India's ban on China formula: Industry expert frowns upon regulator's call to extend 11-year-old restrictions

By Cheryl Tay

- Last updated on GMT

In addition to milk products, including formula, the ban also covers chocolate products, confectionery, and foods containing milk or milk solids.
In addition to milk products, including formula, the ban also covers chocolate products, confectionery, and foods containing milk or milk solids.
Indian regulator, the Food Safety and Standards Authority of India (FSSAI), has urged the government to again extend its 11-year-old ban on Chinese milk products until labs at Indian ports have been upgraded for melamine testing.

The ban, which was first imposed by the Indian Ministry of Commerce and Industry’s General Directorate of Foreign Trade (DGFT) in September 2008, was brought about by the infamous and tragic melamine milk scandal in China that killed six infants and put 54,000 in hospital.

The initial ban was to last three months as an interim measure, but a notice issued on December 1, 2008 said the ban would be extended for another six months to June 23, 2009.

Multiple extensions

Since then, the ban has been extended multiple times. On December 6, 2018, the FSSAI met with government authorities to review the issue, and agreed that the ban should be extended from December 24, 2018 to April 23, 2019.

On December 21, 2018, however, the FSSAI announced that the ban would be further extended, though it did not specify an end-date this time around.

In addition to milk products, including formula, the ban also covers chocolate products, confectionery, and foods containing milk or milk solids.

According to the FSSAI, it had once again reviewed the matter during a recent meeting with the relevant government ministries.

In an advisory letter released afterwards, it stated: “The ban on the import of milk and milk products, including chocolates and chocolate products and candies / confectionery / food preparations from milk and milk solids as ingredients from China may be extended until the capacity of all laboratories at ports of entry have been suitably upgraded for testing melamine.”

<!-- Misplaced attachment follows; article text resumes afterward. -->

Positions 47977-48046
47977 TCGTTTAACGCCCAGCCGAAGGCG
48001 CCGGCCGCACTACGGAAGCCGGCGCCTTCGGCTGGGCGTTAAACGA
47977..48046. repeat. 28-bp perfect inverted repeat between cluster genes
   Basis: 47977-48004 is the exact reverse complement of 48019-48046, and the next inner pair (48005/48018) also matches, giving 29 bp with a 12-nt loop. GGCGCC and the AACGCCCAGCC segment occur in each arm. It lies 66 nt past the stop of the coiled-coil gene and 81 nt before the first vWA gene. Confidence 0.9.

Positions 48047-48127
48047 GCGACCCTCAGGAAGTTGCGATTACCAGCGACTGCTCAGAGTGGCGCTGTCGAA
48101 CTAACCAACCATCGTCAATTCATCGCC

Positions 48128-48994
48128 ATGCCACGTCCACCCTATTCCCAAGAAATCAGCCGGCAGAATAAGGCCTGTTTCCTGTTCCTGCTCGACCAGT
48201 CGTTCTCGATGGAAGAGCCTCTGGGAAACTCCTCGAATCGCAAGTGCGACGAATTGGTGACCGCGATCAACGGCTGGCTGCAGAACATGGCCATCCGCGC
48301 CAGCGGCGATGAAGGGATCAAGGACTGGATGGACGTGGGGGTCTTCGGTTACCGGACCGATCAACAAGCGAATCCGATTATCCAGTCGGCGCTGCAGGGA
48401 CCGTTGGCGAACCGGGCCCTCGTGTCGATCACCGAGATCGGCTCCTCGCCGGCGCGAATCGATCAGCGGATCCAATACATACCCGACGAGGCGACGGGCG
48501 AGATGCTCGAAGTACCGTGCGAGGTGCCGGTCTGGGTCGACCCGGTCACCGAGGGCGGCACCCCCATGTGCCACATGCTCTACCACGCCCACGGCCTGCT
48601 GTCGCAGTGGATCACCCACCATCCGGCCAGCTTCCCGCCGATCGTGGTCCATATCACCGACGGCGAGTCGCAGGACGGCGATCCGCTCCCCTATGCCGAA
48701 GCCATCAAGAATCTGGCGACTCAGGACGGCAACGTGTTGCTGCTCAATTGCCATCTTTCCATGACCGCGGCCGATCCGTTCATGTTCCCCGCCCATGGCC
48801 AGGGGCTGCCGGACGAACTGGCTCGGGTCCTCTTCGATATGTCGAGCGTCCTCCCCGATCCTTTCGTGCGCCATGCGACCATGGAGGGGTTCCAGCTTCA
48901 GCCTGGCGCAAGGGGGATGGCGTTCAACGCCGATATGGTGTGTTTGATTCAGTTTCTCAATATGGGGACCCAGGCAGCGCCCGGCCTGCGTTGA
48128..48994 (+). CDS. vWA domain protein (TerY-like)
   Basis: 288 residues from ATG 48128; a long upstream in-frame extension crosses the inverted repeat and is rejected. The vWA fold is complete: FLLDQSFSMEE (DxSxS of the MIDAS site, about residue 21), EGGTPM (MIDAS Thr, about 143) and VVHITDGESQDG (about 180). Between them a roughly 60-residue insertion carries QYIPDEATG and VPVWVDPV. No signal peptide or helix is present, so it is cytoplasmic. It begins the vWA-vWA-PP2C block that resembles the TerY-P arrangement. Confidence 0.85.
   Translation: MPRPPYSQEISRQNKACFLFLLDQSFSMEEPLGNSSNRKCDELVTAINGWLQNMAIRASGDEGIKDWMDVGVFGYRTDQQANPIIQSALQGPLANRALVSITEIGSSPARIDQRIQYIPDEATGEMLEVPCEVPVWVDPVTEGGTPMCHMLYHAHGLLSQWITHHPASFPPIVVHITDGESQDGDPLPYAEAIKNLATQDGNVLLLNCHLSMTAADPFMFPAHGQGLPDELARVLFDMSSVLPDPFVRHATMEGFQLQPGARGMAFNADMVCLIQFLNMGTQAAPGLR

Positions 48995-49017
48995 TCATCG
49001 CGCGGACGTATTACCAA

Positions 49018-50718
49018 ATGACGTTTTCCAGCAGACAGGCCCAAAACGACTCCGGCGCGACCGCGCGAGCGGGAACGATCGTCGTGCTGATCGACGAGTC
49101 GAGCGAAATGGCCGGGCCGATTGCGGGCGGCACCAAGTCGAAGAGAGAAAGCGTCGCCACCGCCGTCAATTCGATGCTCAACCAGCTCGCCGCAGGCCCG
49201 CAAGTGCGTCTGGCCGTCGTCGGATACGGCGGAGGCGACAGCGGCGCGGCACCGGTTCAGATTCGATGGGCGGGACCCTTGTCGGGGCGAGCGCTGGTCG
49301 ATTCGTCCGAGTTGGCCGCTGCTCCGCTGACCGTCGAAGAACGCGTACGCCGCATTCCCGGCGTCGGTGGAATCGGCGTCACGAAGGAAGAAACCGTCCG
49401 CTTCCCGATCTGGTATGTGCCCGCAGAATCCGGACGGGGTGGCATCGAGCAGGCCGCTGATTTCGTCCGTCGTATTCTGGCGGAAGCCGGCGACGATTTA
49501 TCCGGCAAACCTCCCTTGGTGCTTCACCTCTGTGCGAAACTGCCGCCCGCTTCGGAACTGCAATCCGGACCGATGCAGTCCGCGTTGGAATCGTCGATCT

Overreaching and overreacting?

One industry expert has expressed her disagreement with the ongoing ban and its repeated extensions surrounding milk products from China.

Cathy Yu, GM of the Food Business Division at China’s Chemical Inspection and Regulation Service (CIRS), argued that safety standards in China’s milk product segment were sufficient, saying the FSSAI’s push for the ban to continue was unnecessary.

Indeed — at least in China’s infant formula sector — safety standards have risen significantly over the last decade. This looks unlikely to change, especially as the State Administration for Market Regulation (SAMR) has been cracking down​ on the domestic health food and supplement market in quick succession.

In fact, industry believes China’s domestic formula products are now ‘safer than ever’​, with an unprecedented safety rating of 99.5%.

Speaking to NutraIngredients-Asia​, Yu said: "In my opinion, the regulations and standards in China, especially for infant formula, are strict enough.

“Any company that wants to manufacture formula in China must show their products are safe and that the ingredients are fully and accurately declared.

"It also has to go through multiple levels of registration, which costs a lot of time and money. This is not something they can afford to take lightly."

She did, however, acknowledge that the 2008 incident involving domestic formula firm Sanlu’s melamine-tainted infant formula was well known globally, and might still affect consumer confidence in China-made milk products.

Maybe the Indian government is still worried about this issue (of melamine). But as far I know, each batch of infant formula manufactured in China needs to be tested for melamine before it is permitted for sale, both in China and in other countries.”

She added that there might still be room for improvement when it came to Chinese-made milk products, possibly in the areas of testing and research, but also said there were no urgent or drastic changes needed at the moment.

“Although the safety standards for other dairy products are not as strict as those for infant formula, the Chinese government is still very concerned about melamine contamination.

“Updated regulations have ensured that dairy products in general are now much safer than before, and considering how tough the SAMR is on offenders, I doubt anyone would dare add melamine to their products.”

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